If one was following Greek and international media, it might have seemed as though the difference between the numbers in the Yes and No camps in the Greek referendum was tiny. However, as most ethnographers of Greece would be able to tell you, especially the ones who have spent two years doing research in Athens during the crisis, the No voters were in the overwhelming majority. And so it ultimately proved in the result.
One of the most grotesque moments in the festival of pro-Yes propaganda hosted by Greek TV channels came when a Mega Channel journalist attempted to interview a pensioner in Athens about his views on the debt crisis. The journalist had been expecting the elderly man to complain about the terrible queues at the banks. Instead, the man began to comment on how the crisis has caused thousands of suicides and that he supported the decision to let the people decide. Having failed to get the answer he was looking for, the journalist simply pushed the man out of the frame and quickly began talking over him, while the camera panned away.
Probably one of the best places to understand what is going on in Greece at the moment is in the queues forming at the ATMs of closed banks. People have to wait longer than usual to withdraw cash, and with a daily limit of €60, they are queuing more often, so while there, they just chat with each other spontaneously. Others join in the conversation until you have a small assembly. People address the “audience” loudly, agree and disagree, add comments on top of the main debate and splinter off into their own, smaller groups in the queue. Sometimes people stick around to talk even after they have withdrawn their 60 euros from the ATM.
They talk about their fear but also about their anger. They are angry at the private TV channels and newspapers that spread fear ahead of the vote. They are angry at Greece’s creditors and resent the euro as a currency. In the queue, the conversations are often about the real value of the euro. People still loudly translate their 60-euro allowance into the old Greek currency. They talk about how much they could buy with 20,000 drachmas and how little they can get with 60 euros.
They also remember the last time a significant percentage of people in Greece lost substantial amounts of their savings. That was in 1999 when the Athens Stock Market collapsed, just before Greece joined the euro. The government, led by technocrat Costas Simitis had liberated the financial markets as part of the Eurozone integration process.
People were encouraged to invest their savings in the financial market via governmental (and TV) propaganda. Small stock market agencies sprung up in towns and villages to help them on their way. The TV sets in the traditional coffee shops – that have been celebrated and studied so well by the anthropology of the Mediterranean – broadcast stock market sessions and pink newspapers appeared on the tables. A country with 10 million people was suddenly home to more than 1 million stock-market investors.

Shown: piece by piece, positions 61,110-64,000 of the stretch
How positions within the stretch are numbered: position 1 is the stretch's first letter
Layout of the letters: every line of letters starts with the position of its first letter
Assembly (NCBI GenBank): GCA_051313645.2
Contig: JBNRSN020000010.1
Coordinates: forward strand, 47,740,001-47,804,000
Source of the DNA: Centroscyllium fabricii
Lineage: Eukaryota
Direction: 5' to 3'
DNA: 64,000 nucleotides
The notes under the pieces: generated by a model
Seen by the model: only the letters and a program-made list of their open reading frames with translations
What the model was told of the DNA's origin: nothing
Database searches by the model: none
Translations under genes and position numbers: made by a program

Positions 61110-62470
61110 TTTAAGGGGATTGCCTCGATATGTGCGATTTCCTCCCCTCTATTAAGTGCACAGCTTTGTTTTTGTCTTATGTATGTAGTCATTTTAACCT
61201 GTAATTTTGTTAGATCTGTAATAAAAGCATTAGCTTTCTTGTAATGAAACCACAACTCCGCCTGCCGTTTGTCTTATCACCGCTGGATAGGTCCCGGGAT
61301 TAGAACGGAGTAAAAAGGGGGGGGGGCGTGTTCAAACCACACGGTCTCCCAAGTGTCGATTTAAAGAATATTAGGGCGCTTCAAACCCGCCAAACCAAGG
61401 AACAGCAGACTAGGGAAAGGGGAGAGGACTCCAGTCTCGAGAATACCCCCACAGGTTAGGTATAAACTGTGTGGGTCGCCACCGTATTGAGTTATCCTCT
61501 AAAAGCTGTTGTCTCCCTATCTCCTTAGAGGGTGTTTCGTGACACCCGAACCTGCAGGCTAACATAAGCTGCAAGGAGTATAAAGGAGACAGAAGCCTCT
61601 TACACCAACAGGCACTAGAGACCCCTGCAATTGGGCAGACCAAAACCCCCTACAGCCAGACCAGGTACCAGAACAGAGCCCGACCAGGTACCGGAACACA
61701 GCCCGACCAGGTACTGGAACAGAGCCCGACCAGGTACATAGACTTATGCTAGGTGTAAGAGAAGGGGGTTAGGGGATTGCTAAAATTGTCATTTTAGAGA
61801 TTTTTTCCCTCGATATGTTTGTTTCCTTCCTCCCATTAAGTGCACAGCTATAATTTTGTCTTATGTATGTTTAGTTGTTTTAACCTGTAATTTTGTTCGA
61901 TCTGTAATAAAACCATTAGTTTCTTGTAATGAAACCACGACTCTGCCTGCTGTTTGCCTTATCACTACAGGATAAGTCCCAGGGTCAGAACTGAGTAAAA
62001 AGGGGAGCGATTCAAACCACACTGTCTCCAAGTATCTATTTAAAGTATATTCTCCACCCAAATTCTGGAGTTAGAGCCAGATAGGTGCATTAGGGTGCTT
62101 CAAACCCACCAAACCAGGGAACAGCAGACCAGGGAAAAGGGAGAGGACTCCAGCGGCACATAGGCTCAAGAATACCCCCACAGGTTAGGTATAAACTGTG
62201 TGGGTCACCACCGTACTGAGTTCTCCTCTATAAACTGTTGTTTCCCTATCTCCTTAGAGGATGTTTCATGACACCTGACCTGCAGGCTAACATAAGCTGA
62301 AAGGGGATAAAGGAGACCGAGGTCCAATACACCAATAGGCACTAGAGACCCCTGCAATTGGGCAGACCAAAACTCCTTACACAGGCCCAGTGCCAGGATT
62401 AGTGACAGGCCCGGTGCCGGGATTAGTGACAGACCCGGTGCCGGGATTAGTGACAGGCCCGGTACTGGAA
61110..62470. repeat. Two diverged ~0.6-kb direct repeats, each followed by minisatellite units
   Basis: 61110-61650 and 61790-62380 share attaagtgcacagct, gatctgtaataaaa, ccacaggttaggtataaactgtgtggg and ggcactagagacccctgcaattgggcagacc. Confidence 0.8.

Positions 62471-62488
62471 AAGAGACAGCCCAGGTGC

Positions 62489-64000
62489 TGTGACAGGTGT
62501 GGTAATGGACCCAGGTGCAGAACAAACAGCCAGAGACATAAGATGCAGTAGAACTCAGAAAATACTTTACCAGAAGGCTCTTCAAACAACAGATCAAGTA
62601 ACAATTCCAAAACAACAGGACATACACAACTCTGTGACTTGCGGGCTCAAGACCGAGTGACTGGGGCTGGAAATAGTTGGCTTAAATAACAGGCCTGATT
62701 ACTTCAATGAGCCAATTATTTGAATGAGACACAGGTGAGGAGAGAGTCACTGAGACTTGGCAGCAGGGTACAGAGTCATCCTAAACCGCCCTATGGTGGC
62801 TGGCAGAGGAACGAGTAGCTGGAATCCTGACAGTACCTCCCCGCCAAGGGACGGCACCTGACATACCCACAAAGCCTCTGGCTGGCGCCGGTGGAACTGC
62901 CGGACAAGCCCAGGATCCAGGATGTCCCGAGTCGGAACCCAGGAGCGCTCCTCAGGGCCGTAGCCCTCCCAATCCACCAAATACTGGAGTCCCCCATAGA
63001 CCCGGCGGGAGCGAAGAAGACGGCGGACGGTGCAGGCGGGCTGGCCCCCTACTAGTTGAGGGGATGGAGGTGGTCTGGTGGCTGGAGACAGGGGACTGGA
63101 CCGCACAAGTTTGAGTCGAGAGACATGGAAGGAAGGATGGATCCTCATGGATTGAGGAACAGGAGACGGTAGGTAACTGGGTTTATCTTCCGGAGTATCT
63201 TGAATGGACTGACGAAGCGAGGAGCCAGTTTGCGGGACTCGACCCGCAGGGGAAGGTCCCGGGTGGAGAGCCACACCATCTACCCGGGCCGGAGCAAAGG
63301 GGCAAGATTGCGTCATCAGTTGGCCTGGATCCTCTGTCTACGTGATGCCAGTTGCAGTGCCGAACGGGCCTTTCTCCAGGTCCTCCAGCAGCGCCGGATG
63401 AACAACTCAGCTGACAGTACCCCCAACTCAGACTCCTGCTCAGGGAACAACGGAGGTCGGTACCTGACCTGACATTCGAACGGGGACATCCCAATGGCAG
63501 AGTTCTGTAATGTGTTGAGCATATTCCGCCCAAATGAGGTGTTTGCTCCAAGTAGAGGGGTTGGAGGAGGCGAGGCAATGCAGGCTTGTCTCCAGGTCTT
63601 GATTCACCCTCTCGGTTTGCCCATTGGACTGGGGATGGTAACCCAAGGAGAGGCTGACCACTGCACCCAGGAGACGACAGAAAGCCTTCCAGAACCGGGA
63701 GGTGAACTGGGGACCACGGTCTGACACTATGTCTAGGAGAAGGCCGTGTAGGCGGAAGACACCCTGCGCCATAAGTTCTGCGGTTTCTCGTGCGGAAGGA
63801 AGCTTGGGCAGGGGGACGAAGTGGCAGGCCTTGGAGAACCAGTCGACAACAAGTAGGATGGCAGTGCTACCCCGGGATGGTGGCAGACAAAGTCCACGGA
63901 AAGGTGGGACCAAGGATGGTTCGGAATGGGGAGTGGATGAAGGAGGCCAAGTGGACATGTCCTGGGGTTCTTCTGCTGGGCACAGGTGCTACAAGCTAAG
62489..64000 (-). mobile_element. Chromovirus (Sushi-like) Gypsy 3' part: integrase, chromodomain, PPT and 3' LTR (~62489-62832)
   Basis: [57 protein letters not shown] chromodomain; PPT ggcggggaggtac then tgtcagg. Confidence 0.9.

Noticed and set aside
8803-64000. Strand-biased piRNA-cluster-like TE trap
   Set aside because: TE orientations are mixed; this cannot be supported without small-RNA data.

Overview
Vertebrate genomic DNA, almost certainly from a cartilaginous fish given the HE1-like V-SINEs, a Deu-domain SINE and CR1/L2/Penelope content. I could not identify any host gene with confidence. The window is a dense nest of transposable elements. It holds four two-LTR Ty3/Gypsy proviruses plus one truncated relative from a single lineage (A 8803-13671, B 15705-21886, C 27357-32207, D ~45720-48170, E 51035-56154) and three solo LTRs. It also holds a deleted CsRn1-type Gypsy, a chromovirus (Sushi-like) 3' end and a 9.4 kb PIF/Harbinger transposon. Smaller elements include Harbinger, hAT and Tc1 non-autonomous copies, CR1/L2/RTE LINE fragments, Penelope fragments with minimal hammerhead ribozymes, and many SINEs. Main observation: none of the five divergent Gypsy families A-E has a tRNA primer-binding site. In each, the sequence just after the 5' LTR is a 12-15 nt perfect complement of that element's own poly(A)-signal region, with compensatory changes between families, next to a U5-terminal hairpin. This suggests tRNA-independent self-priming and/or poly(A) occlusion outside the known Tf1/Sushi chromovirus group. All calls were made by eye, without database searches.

Then came the crash. The market collapsed under the weight of several corporate manipulations and investors saw their savings vanish. At the time, there was enough going on to distract people from the blow. First of all Greece was prepared to host the Olympic Games, which had been elevated into a national value, the country’s infrastructure was under construction en masse, the ‘modernisation’ of labour relationships and the ‘modernisation’ of social classes’ structure and habiti were all going on at that time, to mention but a few of the most significant processes that were rapidly changing the society and its values.
Moreover, the change of currency to the euro and the devaluation effect made the loss of trillions of drachmas look relatively less significant. People still recall how things that cost 100 Drachma or less quadrupled in value overnight and suddenly cost a euro.
This time around, there are no distractions. But although people fear losing their deposits while the banks remain closed – as happened in Cyprus – the fact is, very few people have much of a deposit to lose.
Beyond what people are talking about as they queue for the ATM, social theory teaches us that large groups with little to lose are a traditional danger for capitalist projects. The threat they pose was temporarily diffused by the referendum, as they had the chance to express their discontent, but the result makes it clear that they will not be placated for long. The resounding No vote has emerged from a population who acquired very different social and political values during the five years of the crisis. These are people with no faith anymore in the neoliberal economic system or the mainstream media that presents it to them. They voted no because they are ready to risk losing things in order to win a new political and social deal – especially when what they have to lose doesn’t amount to much.
*This article is dedicated to the memory of the veteran anthropologist of the Mediterranean Jeremy Boissevain who died a few days ago*
Dimitris Dalakoglou is professor of social anthropology at the Department of Social and Cultural Anthropology, Vrije Universiteit Amsterdam.